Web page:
Today’s post isn’t really ONE good thing… it’s TWO! The two techniques that I’m sharing today are perfectly wonderful on their own, but they work so perfectly together that I wanted to share them that way!
Making Beans in Your Crockpot
Dried beans are high in fiber, protein, vitamins, and minerals…and low in fat, sugar, sodium, and COST! Basically the perfect food. :-)
I’m always surprised to find out how many people have never tried cooking dried beans in their crockpot before. It couldn’t be simpler or more affordable to do, and the result is absolutely delicious! One pound of dry beans will make about 4-5 cups of cooked beans, which can be used in soups, burritos, enchiladas, tacos, hash, skillets, and MORE! You can also freeze them for up to 3 months.
(Note: You can make all kinds of beans using this method, but if you choose to use kidney beans you’ll want to boil them for 10 minutes before putting them in your crockpot. This will eliminate a natural toxin found in raw kidney beans that can cause severe digestive distress.)
The night before you plan on having beans, sort through your beans and discard any debris, along with any broken or shriveled beans. Place the remaining beans into a large bowl and add enough cold water to cover the beans by about 2 inches. Let the beans soak overnight. (Note: soaking the beans overnight is optional, but most people believe this step helps to minimize the gas-inducing quality of the beans!)
In the morning, drain the beans and give them a quick rinse. Place them in your crockpot along with any desired aromatics and seasonings, and cover with 6 or so cups of water.
Turn crockpot on low and cook for 6 to 8 hours, testing for doneness around hour 6. When the beans are done, remove any large aromatics such as the garlic cloves and bay leaf. Scoop the beans and some of the cooking liquid into a bowl and enjoy!! (But make sure to hold onto the rest of the cooking liquid though, as we will be using that in our next recipe!)
Slow Cooker Black Beans
adapted from Cafe Johnsonia
- 1lb. sorted black beans, soaked overnight in cold water
- 6-8 cups water
- 1 onion, diced
- 3 garlic cloves
- 1 bay leaf
- 2 Tbsp dried cilantro
- 1 Tbsp salt
Making Homemade Vegetable Broth
In addition to beans, another pantry staple that is simple to make at home is vegetable broth! This vegetable broth would make a great base for homemade soups and sauces, and can also be used in place of water to punch up the flavor of rice, lentils, or couscous.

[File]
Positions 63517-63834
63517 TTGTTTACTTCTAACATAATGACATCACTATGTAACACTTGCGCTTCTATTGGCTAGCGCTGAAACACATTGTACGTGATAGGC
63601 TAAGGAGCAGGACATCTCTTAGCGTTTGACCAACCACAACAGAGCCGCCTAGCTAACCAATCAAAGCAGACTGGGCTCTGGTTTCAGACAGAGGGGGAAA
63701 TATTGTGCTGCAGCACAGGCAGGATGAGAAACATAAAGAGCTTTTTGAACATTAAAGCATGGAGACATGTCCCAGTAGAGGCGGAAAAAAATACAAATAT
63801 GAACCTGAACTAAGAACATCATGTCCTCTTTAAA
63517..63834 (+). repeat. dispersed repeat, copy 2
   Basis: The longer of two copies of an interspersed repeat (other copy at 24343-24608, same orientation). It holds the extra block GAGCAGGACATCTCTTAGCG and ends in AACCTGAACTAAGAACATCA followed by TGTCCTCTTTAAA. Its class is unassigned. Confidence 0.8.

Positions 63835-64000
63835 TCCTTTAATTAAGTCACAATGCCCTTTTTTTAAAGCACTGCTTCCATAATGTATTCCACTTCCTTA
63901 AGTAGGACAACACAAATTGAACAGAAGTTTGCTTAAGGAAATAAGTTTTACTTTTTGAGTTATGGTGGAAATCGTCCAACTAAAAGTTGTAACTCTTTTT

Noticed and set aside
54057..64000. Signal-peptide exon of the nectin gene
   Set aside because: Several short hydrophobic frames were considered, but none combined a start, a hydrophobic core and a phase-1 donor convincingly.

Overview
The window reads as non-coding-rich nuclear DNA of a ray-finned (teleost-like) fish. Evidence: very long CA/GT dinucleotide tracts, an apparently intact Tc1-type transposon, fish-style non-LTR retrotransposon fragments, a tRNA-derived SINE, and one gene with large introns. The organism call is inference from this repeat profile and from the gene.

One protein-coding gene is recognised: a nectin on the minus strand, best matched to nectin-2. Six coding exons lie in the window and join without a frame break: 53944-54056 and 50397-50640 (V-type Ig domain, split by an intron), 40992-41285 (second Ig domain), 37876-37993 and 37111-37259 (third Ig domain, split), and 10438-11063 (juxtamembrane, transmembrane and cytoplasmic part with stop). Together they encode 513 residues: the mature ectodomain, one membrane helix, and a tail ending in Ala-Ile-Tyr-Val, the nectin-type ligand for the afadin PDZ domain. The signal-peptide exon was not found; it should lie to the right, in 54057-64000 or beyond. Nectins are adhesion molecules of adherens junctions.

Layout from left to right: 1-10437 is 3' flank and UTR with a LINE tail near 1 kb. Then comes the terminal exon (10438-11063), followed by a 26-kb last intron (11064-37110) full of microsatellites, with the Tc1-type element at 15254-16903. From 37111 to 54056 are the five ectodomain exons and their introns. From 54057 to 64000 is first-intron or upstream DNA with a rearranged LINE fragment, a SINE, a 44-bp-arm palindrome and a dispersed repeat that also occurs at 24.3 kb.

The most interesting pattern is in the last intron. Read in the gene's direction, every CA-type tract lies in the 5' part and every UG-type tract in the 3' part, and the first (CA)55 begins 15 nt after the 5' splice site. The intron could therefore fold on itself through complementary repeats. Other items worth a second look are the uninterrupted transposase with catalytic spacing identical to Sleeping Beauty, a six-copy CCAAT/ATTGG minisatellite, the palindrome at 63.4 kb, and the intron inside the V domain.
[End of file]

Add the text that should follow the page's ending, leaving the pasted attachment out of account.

This is a great way to use up veggies that you happen to have on hand. You can also utilize the peels, ends, and tops of veggies that would normally get tossed! So remember that bean water that you’ve been holding onto from earlier?? That’s right… we’ll be using that to lend additional flavor to our vegetable broth!
(Note: If you are using the cooking water from black beans like I did, your vegetable broth will turn out dark in color – as you can see above. However, it will also be very delicious, so don’t let the color deter you!)
Start with some veggies chopped into 1” pieces, like onion, celery stalks, carrots, and green onions. Add several sprigs of fresh herbs, a couple of bay leaves, and a bunch of minced garlic for good measure.
Cook everything together for 5-10 minutes in a large pot over medium-high heat, adding salt and pepper as desired. Then add the equivalent of 2 quarts of liquid. I had 2 cups of cooking liquid leftover from the beans, so I added 6 cups of water to make 2 total quarts of liquid in the pot.
Bring the pot to a boil, then lower the heat and simmer for 30 minutes. Strain the vegetables and herbs and discard (or add to your compost!) I got one full quart jar and one full pint jar worth of broth using this recipe.
Basic Vegetable Broth
adapted from allrecipes.com
- 1 Tbsp olive oil
- 1 large onion
- 2 stalks celery
- 2 large carrots
- 1 bunch green onions
- 8 garlic cloves, minced
- 8 sprigs fresh parsley
- 6 sprigs fresh thyme
- 1 tsp salt
- ½ tsp pepper
- 2 quarts liquid
Be forewarned. Once you start making your own “canned” beans and broth you’ll have a hard time going back to the store bought stuff. Not only do they taste better, they’re better for you and your food budget!